Natural Inheritance

By Mary Ellen Hannibal Robert Paine is a super-famous ecologist, the first person to really nail down the process known as a “trophic cascade,” by which top predators have a forcing effect that deeply impacts the entire food web.   Many years ago Paine did an experiment off the North Atlantic coast, removing sea stars (formerly […]

The End of Love

By Mary Ellen Hannibal Marilyn Yalom proposes How the French Invented Love, giving us “Nine Hundred Years of Passion and Romance,” and then she brings us up to the present day, in which the French have seemingly lost the recipe.  Yalom is the prolific elucidator of many feminine-oriented fields of inquiry, including A History of […]

How to Save Nature

By Mary Ellen Hannibal The subtitle of my book, The Spine of the Continent, is:  “The most ambitious wildlife conservation project ever undertaken.” Now that the book has been out for a few months, and I’ve given a bunch of radio show interviews (most recently on KQED with Michael Krasny), slide presentations, and readings about the […]

Take Note

 By Mary Ellen Hannibal The connections between art, science, and detective work are no more apparent than in the field journal.  Through the mostly hand-written notes recorded by botanists, novelists, and police officers, the raw materials of who, what, when, and where are documented over time so that eventually patterns can be discerned and the big […]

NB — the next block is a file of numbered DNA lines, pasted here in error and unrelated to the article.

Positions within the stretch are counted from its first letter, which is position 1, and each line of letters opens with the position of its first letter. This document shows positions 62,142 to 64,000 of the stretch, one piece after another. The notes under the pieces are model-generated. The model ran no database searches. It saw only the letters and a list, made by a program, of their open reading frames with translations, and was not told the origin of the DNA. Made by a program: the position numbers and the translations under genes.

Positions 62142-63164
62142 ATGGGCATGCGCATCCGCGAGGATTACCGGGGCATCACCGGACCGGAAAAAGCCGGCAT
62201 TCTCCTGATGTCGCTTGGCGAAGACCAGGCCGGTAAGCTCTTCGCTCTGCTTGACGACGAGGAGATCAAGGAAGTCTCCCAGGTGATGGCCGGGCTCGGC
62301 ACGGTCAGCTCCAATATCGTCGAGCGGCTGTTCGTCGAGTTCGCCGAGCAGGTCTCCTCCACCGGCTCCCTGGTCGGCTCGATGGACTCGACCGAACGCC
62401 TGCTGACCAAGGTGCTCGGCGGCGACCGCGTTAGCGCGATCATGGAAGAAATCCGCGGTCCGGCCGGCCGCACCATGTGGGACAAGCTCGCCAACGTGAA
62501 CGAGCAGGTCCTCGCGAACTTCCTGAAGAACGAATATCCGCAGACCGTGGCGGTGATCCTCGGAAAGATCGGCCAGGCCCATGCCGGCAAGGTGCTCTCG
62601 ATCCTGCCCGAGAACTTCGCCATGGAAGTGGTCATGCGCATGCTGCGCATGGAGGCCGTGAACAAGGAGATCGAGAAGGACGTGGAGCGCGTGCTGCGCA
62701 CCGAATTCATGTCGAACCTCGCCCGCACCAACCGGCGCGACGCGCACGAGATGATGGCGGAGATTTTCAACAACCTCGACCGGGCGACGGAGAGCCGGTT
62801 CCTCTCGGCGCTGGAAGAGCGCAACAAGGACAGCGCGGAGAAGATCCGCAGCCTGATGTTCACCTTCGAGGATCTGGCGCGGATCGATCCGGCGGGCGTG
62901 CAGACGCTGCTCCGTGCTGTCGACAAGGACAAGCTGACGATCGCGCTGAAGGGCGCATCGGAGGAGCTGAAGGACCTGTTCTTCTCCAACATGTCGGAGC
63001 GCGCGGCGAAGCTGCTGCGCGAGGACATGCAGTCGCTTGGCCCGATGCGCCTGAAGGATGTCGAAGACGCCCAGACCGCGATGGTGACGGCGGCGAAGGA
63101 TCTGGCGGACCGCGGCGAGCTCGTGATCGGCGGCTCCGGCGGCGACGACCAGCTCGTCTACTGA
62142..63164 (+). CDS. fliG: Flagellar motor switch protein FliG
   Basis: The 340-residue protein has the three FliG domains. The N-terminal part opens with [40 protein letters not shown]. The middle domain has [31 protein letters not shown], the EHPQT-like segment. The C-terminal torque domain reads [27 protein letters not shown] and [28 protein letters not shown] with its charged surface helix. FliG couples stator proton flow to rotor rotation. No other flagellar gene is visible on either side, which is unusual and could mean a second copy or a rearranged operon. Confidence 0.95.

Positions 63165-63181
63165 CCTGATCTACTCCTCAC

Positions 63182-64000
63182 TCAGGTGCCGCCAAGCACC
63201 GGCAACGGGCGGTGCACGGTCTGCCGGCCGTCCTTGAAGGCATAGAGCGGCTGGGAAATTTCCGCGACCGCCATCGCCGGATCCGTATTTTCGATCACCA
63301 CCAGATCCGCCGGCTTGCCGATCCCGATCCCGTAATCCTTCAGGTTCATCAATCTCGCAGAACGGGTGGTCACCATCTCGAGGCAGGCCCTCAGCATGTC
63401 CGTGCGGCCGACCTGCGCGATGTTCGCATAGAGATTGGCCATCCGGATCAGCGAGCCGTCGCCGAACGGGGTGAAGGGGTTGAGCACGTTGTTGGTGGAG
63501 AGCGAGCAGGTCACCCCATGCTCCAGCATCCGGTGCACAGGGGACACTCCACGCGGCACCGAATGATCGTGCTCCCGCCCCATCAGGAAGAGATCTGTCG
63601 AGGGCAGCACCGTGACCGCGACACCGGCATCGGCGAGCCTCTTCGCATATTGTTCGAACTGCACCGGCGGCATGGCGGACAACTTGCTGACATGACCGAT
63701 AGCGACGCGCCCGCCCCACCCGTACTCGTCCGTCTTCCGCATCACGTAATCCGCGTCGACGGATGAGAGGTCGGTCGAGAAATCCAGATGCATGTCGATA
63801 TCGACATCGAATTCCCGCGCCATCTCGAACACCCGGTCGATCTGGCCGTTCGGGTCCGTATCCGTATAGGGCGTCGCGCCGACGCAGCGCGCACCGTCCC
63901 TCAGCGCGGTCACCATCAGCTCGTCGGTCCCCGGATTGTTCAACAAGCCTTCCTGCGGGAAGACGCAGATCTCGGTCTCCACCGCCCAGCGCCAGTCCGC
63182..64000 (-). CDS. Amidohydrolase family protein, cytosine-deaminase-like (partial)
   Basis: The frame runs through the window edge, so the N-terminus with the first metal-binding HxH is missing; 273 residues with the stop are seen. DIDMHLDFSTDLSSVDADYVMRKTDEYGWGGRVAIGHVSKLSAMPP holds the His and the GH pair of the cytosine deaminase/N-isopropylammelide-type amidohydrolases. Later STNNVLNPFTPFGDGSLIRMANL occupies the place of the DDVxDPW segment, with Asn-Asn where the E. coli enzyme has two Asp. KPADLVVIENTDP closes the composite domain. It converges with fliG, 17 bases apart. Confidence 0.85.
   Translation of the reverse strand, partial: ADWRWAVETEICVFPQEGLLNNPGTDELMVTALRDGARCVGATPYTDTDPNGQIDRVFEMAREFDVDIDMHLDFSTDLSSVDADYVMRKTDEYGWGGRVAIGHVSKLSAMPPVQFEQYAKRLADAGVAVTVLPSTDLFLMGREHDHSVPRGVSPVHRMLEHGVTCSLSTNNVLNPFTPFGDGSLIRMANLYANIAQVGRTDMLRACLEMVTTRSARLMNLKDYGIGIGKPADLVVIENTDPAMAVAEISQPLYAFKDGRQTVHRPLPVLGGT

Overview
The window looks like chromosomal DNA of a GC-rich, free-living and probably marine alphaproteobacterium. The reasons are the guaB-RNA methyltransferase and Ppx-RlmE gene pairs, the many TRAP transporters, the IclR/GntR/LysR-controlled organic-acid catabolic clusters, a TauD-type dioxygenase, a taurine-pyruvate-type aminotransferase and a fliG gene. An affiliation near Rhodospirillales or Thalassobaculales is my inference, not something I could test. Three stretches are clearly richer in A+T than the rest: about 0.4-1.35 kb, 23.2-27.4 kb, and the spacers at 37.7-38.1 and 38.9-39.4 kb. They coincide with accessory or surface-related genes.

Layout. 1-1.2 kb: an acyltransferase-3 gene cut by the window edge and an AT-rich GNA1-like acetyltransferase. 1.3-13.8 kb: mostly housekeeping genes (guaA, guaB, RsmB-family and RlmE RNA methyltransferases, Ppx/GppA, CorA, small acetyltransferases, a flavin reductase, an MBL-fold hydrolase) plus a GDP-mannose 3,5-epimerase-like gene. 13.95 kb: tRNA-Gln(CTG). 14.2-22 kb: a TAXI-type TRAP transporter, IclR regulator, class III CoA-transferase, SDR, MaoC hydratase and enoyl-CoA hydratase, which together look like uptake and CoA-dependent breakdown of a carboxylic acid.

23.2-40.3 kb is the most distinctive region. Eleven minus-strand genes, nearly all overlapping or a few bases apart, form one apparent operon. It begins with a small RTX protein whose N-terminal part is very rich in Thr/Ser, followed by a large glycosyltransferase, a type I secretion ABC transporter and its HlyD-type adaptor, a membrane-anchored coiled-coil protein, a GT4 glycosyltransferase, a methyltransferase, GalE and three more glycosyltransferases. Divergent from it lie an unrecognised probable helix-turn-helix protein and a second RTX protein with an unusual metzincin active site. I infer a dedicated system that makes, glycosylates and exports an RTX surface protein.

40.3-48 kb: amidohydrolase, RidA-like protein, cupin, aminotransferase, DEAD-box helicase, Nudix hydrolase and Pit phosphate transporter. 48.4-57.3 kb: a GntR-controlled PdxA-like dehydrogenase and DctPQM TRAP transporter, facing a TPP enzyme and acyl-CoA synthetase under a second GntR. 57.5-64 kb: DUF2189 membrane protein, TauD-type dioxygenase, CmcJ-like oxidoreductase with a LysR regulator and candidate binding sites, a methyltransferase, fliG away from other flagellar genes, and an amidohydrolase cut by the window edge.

Red-Hawks in Coffins

By Mary Ellen Hannibal When I first visited the Bay Area more than 25 years ago, my future husband, a San Francisco native, took me around to the sacred spots.  There was the site of the Mabuhay Gardens, several Chinese restaurants, Land’s End and Ocean Beach.  In Berkeley, there was the university itself, and the […]

The Elephant, and Everything Else, in Room after Room after Room

By Mary Ellen Hannibal Even though I have written a book about evolution, I confess to kneeling in awe at the concept.  And indeed, having read literally hundreds of papers and books explaining evolution from many a vantage point, I suspect that even brainiac scientists who can sketch out on cocktail napkins the molecular transfer […]

The Writer’s Life

By Mary Ellen Hannibal Groping In post-modern fashion, Michel Houellebecq’s novel The Map and the Territory includes a character  named Michel Houellebecq.  The character Houellebecq comes on the scene well into the action of the book, which follows artist Jed Martin, a mostly disaffected guy who escapes his own anomie at several key junctures only […]

Time’s Up

By Mary Ellen Hannibal The bromide “age is just a number” is likely to refer with frequency to triple digits, according to David Ewing Duncan in his new TED publication, When I’m 164: The New Science of Radical Life Extension, and What Happens If It Succeeds. Veteran biotech journalist Duncan purposes a new e-book format, brought […]

Changing Shadows, Unchanging Dreams

By Mary Ellen Hannibal Documentary photography trains its shutter on the “real,” capturing things as they are in a specific moment in time – and that’s what makes it often seem unreal to me, and even more intriguing. Whatever else is going on here on this Earth, time is ticking by and making changes, changes, […]

The Writer’s Life: Mob-sourcing extinction education (and fun!)

By Mary Ellen Hannibal Our own version of Charles Dickens’ famous opener to A Tale of Two Cities, “It was the best of times, it was the worst of times,” might go something like this:  On the one hand, we are choking off our life-line to biodiversity, big time. If you really want to know […]